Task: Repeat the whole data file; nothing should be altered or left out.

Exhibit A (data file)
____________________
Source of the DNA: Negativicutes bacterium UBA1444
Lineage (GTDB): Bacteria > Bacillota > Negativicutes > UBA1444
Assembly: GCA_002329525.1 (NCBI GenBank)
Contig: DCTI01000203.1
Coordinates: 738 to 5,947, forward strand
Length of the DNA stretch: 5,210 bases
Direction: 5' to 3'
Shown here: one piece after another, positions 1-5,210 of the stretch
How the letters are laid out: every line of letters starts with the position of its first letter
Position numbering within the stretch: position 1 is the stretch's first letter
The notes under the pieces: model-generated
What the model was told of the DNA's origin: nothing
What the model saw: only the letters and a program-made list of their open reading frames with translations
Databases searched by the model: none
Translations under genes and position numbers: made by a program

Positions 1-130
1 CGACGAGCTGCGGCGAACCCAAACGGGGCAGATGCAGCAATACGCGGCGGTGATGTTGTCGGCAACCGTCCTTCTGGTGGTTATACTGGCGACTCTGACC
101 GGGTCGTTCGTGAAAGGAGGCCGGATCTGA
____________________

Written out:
Source of the DNA: Negativicutes bacterium UBA1444
Lineage (GTDB): Bacteria > Bacillota > Negativicutes > UBA1444
Assembly: GCA_002329525.1 (NCBI GenBank)
Contig: DCTI01000203.1
Coordinates: 738 to 5,947, forward strand
Length of the DNA stretch: 5,210 bases
Direction: 5' to 3'
Shown here: one piece after another, positions 1-5,210 of the stretch
How the letters are laid out: every line of letters starts with the position of its first letter
Position numbering within the stretch: position 1 is the stretch's first letter
The notes under the pieces: model-generated
What the model was told of the DNA's origin: nothing
What the model saw: only the letters and a program-made list of their open reading frames with translations
Databases searched by the model: none
Translations under genes and position numbers: made by a program

Positions 1-130
1 CGACGAGCTGCGGCGAACCCAAACGGGGCAGATGCAGCAATACGCGGCGGTGATGTTGTCGGCAACCGTCCTTCTGGTGGTTATACTGGCGACTCTGACC
101 GGGTCGTTCGTGAAAGGAGGCCGGATCTGA